Innovation and breakthrough are biopharma watchwords. But for an industry built on a foundation of constant change, there’s a clear disconnect between the mission-critical, continuous drive for something new and the inflexible facilities that house operations. Today’s biopharma facilities are built for today’s use, with little thought about tomorrow.
What’s the typical approach when there’s a process innovation or a new drug coming to market? Start over in a brand-new building, with permanently embedded equipment designed around a specific process.
But this approach is expensive and unsustainable. New life sciences production facilities can cost anywhere from $500 million to upwards of $1 billion. They can take years to bring on line, given the extensive planning, permitting, construction, and qualifying required. With the rapid pace of discovery, innovation, and change in the industry, these buildings could be close to obsolescence from the moment the doors open.
However, retooling or reconfiguring this new facility, with its permanent equipment and structural barriers, could be too expensive, too time-consuming, and too disruptive. The result? Rather than contributing to company goals, the facility begins life by putting the company at a competitive disadvantage, making it more difficult to respond to competitive pressures, changes in demand, or technological advances that could improve operational efficiency and reduce costs.
White paper proposes alternative approach
A new white paper from the Industrial Asset Management Council (IAMC) and the Society of Industrial and Office Realtors (SIOR) proposes a way forward that upends the traditional thinking about designing biopharma facilities around a single product using today’s processes. “Rx for Change: The Flexible Biopharma Facility of the Future” outlines creative and practical suggestions on how to extend the lifecycle of future biopharmaceutical facilities so they can be reconfigured quickly, efficiently, and cost-effectively for rapid scale-up and scale-down, technological change, scientific breakthroughs, and process innovation.
In an informal, anecdotal survey conducted by the DesignFlex2030 design team, biopharma facilities users confirmed what the team had suspected: that the evolution in the biopharma value chain will impact future facilities decisions.
The industry has often responded by building separate, stand-alone facilities with permanently installed equipment to produce a single product. “When demand wanes or the outdated facility has run its course, it is shuttered,” according to the author of the white paper, Anne Moline. “So, companies are left with legacy facilities that they wind up selling for pennies on the dollar.”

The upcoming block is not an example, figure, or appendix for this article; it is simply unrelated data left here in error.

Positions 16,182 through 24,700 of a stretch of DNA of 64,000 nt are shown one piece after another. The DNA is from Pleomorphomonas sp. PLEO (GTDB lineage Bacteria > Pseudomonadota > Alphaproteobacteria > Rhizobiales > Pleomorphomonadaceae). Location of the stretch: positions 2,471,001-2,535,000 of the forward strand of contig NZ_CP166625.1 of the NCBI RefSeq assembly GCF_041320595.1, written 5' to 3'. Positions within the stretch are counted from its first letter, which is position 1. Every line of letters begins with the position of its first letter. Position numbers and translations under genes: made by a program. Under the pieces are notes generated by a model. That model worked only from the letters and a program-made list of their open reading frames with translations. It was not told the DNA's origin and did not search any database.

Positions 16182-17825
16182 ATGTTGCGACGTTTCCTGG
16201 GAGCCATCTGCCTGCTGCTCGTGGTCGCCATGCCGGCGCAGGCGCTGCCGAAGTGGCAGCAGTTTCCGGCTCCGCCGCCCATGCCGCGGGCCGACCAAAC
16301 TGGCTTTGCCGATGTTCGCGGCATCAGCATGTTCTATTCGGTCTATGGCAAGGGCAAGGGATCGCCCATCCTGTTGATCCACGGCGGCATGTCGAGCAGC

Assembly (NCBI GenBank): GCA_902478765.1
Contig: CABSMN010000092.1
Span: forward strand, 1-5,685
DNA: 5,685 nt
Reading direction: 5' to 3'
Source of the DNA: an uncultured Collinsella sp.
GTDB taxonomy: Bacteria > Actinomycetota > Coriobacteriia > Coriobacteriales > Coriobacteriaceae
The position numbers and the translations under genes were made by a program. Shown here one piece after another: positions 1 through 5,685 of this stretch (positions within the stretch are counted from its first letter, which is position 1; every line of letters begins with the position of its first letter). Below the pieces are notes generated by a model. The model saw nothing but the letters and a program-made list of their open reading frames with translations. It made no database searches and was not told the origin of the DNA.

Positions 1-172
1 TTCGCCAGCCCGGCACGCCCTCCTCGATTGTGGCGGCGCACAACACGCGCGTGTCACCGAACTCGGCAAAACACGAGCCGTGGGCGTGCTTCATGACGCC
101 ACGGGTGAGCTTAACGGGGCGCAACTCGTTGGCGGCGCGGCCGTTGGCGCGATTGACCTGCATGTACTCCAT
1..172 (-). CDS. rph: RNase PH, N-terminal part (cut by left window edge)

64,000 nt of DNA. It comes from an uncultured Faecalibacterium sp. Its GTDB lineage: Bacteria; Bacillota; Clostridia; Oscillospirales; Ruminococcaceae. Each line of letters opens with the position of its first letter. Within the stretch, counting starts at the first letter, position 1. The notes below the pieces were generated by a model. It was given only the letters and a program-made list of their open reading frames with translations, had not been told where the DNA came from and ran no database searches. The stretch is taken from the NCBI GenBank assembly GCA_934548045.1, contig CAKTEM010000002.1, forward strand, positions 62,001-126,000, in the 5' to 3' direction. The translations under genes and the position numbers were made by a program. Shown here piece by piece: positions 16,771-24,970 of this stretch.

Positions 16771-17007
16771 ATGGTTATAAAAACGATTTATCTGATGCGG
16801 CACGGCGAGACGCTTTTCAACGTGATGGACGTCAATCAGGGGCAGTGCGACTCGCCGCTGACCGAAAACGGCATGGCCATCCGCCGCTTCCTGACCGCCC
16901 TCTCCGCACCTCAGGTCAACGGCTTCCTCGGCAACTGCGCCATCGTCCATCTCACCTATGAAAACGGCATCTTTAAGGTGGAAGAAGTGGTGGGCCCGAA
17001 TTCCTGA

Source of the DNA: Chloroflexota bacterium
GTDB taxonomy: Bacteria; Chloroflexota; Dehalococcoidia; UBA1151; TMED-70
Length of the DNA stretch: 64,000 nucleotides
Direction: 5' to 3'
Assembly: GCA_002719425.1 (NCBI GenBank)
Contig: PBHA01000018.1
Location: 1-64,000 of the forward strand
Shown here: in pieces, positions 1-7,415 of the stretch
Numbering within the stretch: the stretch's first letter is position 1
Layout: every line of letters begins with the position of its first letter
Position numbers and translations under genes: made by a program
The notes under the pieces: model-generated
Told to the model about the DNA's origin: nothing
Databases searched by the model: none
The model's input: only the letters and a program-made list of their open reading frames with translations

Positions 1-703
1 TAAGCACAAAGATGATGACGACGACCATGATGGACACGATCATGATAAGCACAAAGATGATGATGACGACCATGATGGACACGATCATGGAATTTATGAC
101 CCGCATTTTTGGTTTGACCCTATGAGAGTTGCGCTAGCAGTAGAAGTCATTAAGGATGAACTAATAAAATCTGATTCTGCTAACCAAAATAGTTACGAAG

Disruptive industry trends
Here are some of the top disruptive industry trends and pressures that will affect the future design of life sciences facilities, as identified by facilities users interviewed by DesignFlex2030 team:
- Process, equipment, and technology innovations Increased reliance on single use/disposable production shift to continuous processing, and a smaller footprint – “What we used to do in a 600,000 square foot plant we’re now doing in a 200,000 square foot plant,” says one life sciences company real estate advisor. “
Widespread use of 3D/4D printing for identical cell lines likely will replace the need for breeding colonies of live animals for research and for mammalian cell culture manufacturing— thus reducing vivarium space needs. Facilities implications of the innovation trend include: Open and flexible space; portable, easy-to-install, self-contained processing units; flooring that can support heavy loads; plug-and-play utility connection; decentralized, segregated HVAC and controls for production of multiple products and a variety of processes.
- New therapy discoveries, changes in drug development, fast-tracked regulatory approvals & personalized medicine – The increasing work in personalized medicine, means a shift from the large manufacturing process to small-scale lab processes. Regulatory authorities will have local outlets to fast-track new molecules, meaning a shorter time to market.
Facilities implications include: Colocation of the central lab, pilot, and production for increased collaboration; smaller footprints; smaller batch processing; agile facilities capable of rapid change-outs, integration of next-generation equipment; and production of multiple products using multiple processes.
- Cloud-based R&D – Early research and discovery experimentation will always require a certain amount of hands on bench work, however, as the research matures, cloud-based experimental platforms allow for high throughput parallel processing across a range of variables such as samples, acidity, and temperature. Cloud technologies enable researchers to run experiments repeatedly with the exact same parameters.
Facilities implications include: Central lab linked to CROs around the world; fewer benches; co-location of central lab with pilot and production for increased collaboration.